Feds aim to help states with Medicaid reform gaps
Medicaid is covering more Americans than ever, while challenging the state budgets like never before, in many places reaching a quarter of annual expenditures.
Now, the federal government is working to help states fill in the gaps of reform initiatives, as they try to make Medicaid more accessible and affordable.
With some 66 million Americans now insured through Medicaid, the Centers for Medicare & Medicaid Services is launching a new initiative called the Medicaid Innovation Accelerator Program to invest $100 million over five years for new “state-led payment and service delivery innovations to improve health, improve care and decrease costs for individuals enrolled,” wrote Cindy Mann, director of CMS’s Center for Medicaid & CHIP Services, in a blog post with Patrick Conway, MD, CMS chief medical officer.
The program will let states tap into federal investment for “capabilities in technical areas such as data analytics, service delivery and financial modeling, quality measurement and rapid cycle evaluation to move their Medicaid payment and service delivery models to the next level,” Mann and Conway wrote.
Funding those areas, especially technology, will help fill gaps states have as they experiment with or adopt new payment and delivery models in Medicaid. Fifteen states are using health home policies for Medicaid beneficiaries with multiple chronic conditions and 25 states are currently participating in the State Innovation Models initiative that’s testing multi-payer payment and delivery system transformation models.
Among states in the midst of designing new Medicaid payment models under the innovation program are California, Texas, Illinois, Pennsylvania and Michigan. Six states, including Maine, Massachusetts, Minnesota and Vermont, are sharing $250 million in funding to test designs of new models.
Thirteen states are also trying new payment and delivery for Medicaid-Medicare dual-eligibles, services that collectively represent about $300 billion annually and are often described as poorly coordinated across benefit types.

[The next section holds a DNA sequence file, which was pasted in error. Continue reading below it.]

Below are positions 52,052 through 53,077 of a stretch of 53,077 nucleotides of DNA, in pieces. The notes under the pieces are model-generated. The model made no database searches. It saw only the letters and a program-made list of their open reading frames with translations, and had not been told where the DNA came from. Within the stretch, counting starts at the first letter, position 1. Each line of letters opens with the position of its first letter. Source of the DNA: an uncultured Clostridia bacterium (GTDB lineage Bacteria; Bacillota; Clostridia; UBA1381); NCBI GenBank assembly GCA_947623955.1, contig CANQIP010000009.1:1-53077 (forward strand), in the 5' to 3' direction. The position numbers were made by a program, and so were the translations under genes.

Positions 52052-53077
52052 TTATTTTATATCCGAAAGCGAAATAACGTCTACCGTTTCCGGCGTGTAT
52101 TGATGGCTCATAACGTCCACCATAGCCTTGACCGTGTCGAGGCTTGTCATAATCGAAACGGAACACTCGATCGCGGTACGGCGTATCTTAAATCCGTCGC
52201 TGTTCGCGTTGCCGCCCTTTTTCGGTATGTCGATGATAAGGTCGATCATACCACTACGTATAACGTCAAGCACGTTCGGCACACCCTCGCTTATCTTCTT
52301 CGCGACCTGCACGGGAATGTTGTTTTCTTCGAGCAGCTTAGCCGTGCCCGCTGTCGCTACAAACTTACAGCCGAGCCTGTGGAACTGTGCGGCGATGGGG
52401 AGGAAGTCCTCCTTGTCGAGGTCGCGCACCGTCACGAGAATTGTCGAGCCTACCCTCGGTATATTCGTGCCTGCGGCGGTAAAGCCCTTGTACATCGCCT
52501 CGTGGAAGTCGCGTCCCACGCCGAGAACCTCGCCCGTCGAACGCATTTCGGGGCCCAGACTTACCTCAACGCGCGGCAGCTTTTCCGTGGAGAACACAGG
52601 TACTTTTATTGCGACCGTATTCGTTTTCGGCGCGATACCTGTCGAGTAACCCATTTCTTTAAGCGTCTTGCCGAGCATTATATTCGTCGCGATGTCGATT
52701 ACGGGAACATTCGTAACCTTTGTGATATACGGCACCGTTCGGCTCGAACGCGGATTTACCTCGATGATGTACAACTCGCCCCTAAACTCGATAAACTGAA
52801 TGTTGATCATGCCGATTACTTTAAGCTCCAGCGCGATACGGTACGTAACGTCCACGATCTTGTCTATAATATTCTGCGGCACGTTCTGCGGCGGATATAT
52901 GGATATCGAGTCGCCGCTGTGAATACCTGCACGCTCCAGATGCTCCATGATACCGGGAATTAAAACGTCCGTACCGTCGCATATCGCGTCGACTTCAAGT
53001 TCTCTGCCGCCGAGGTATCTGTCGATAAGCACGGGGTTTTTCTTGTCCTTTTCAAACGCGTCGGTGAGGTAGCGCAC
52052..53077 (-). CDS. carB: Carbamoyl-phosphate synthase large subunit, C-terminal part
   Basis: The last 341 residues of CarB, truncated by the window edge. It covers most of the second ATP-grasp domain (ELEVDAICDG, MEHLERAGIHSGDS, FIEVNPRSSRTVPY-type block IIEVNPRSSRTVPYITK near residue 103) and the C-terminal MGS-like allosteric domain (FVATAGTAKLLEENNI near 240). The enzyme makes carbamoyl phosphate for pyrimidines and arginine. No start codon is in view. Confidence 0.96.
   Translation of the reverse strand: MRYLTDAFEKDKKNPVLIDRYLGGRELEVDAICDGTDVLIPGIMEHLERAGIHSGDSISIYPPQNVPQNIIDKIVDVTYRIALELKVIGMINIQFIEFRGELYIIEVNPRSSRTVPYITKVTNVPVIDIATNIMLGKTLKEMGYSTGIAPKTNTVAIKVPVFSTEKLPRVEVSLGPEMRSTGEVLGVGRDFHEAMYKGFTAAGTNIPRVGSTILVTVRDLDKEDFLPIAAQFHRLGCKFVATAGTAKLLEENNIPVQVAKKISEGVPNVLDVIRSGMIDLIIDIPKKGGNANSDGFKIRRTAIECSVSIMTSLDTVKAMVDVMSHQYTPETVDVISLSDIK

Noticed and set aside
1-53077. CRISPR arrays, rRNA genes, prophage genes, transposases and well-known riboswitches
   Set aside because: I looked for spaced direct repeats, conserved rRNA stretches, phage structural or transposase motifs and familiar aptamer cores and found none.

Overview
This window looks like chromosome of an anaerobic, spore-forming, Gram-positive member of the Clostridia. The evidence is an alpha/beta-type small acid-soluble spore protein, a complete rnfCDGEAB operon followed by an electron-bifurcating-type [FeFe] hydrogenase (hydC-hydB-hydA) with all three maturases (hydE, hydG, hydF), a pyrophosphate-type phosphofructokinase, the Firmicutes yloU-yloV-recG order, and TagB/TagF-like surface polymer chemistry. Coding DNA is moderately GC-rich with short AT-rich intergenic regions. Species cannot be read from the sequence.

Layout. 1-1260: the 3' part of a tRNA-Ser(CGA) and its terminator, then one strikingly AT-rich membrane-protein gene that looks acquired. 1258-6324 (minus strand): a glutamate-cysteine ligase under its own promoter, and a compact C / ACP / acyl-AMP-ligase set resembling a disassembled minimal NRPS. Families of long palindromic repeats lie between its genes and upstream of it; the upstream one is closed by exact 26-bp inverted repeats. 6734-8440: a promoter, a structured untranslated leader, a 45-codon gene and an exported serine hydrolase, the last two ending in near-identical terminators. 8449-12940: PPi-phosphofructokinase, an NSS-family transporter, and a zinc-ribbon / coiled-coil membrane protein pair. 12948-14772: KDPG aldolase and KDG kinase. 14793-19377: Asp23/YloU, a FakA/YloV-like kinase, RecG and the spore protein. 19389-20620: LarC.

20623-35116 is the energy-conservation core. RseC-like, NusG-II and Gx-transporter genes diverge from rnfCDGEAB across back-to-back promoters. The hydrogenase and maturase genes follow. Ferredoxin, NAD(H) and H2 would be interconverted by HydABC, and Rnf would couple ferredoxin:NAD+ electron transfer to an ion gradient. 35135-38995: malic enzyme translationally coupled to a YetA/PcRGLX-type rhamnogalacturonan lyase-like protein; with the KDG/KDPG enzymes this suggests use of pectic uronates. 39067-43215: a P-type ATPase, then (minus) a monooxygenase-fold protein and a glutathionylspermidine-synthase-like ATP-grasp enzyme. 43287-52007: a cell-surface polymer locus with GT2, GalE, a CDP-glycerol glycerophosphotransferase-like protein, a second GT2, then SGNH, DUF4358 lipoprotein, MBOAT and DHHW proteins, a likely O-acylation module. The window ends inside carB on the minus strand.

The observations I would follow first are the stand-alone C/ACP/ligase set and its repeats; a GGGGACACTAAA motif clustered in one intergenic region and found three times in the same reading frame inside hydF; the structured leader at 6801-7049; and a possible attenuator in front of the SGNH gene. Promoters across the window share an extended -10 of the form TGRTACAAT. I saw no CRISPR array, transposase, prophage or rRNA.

Mann and Conway said the new grant program and its aims to fill in gaps were developed with suggestions from a task force at the National Governors Association, as a way to try to make Medicaid policy more collaborative, and they point to a few early successes. After adopting new learning collaboratives for providers, Ohio’s Medicaid program has seen early elective deliveries decline by about 30 percent, while a chronic condition management initiative in North Carolina has come with a 20 percent decrease in readmissions.
In Colorado in the 2013 fiscal year, a Medicaid ACO program now covering about half the state’s beneficiaries saw a 15 percent reduction in hospital admissions and a 25 percent reduction in high-cost imaging, contributing $44 million in savings. Most of the savings went to providers as incentive bonuses, while $6 million was returned to state coffers. To keep up those results, state leaders are banking on the program’s analytics initiative, which reports quality performance to Medicaid officials and offers primary care practices and regional collaborative organizations a care management platform.
Nationwide, Mann and Conway said, Medicaid spending per enrollee is starting to decline — a slight bending of the cost curve — from $6,768 to $6,641 in 2012, even though overall costs are growing along with enrollment thanks to states expanding eligibility to new groups of citizens, including childless adults.
With 24 states not expanding Medicaid eligibility, uninsured populations will remain in large swaths of the country, including much of the South. Hospital advocates and civic groups are taking steps to try to get everyone who is eligible for Medicaid enrolled, especially kids.
The National League of Cities has awarded grants and technical assistance to eight cities — including Dallas, Hattiesburg, Jacksonville, Pittsburgh and Savannah — to help them develop comprehensive enrollment campaigns for children and families.
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